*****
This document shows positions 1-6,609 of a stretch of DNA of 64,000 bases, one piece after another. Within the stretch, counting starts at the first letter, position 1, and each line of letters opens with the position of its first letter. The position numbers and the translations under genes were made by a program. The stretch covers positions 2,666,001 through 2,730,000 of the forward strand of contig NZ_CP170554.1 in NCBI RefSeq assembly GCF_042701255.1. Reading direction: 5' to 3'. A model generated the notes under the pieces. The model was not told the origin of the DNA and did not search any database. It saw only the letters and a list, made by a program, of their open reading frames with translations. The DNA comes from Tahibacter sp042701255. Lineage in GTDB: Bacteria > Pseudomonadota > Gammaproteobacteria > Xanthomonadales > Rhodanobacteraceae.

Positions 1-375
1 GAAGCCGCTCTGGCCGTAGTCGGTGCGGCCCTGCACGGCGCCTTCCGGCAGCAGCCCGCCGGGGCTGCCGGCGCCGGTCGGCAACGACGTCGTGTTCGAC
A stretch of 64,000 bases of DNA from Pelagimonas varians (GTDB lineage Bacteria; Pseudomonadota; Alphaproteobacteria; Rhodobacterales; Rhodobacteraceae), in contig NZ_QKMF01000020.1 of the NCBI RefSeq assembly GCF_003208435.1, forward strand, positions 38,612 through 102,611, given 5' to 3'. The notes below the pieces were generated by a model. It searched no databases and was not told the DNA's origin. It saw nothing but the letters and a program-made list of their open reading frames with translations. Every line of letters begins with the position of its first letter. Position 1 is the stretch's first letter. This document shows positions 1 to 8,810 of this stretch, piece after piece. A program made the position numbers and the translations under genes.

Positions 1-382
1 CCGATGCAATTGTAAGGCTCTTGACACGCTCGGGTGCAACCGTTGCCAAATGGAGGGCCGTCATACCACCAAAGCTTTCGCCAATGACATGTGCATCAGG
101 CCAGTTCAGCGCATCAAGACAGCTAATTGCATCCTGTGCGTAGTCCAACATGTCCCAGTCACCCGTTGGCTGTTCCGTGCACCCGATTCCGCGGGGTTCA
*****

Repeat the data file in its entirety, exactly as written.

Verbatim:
This document shows positions 1-6,609 of a stretch of DNA of 64,000 bases, one piece after another. Within the stretch, counting starts at the first letter, position 1, and each line of letters opens with the position of its first letter. The position numbers and the translations under genes were made by a program. The stretch covers positions 2,666,001 through 2,730,000 of the forward strand of contig NZ_CP170554.1 in NCBI RefSeq assembly GCF_042701255.1. Reading direction: 5' to 3'. A model generated the notes under the pieces. The model was not told the origin of the DNA and did not search any database. It saw only the letters and a list, made by a program, of their open reading frames with translations. The DNA comes from Tahibacter sp042701255. Lineage in GTDB: Bacteria > Pseudomonadota > Gammaproteobacteria > Xanthomonadales > Rhodanobacteraceae.

Positions 1-375
1 GAAGCCGCTCTGGCCGTAGTCGGTGCGGCCCTGCACGGCGCCTTCCGGCAGCAGCCCGCCGGGGCTGCCGGCGCCGGTCGGCAACGACGTCGTGTTCGAC
A stretch of 64,000 bases of DNA from Pelagimonas varians (GTDB lineage Bacteria; Pseudomonadota; Alphaproteobacteria; Rhodobacterales; Rhodobacteraceae), in contig NZ_QKMF01000020.1 of the NCBI RefSeq assembly GCF_003208435.1, forward strand, positions 38,612 through 102,611, given 5' to 3'. The notes below the pieces were generated by a model. It searched no databases and was not told the DNA's origin. It saw nothing but the letters and a program-made list of their open reading frames with translations. Every line of letters begins with the position of its first letter. Position 1 is the stretch's first letter. This document shows positions 1 to 8,810 of this stretch, piece after piece. A program made the position numbers and the translations under genes.

Positions 1-382
1 CCGATGCAATTGTAAGGCTCTTGACACGCTCGGGTGCAACCGTTGCCAAATGGAGGGCCGTCATACCACCAAAGCTTTCGCCAATGACATGTGCATCAGG
101 CCAGTTCAGCGCATCAAGACAGCTAATTGCATCCTGTGCGTAGTCCAACATGTCCCAGTCACCCGTTGGCTGTTCCGTGCACCCGATTCCGCGGGGTTCA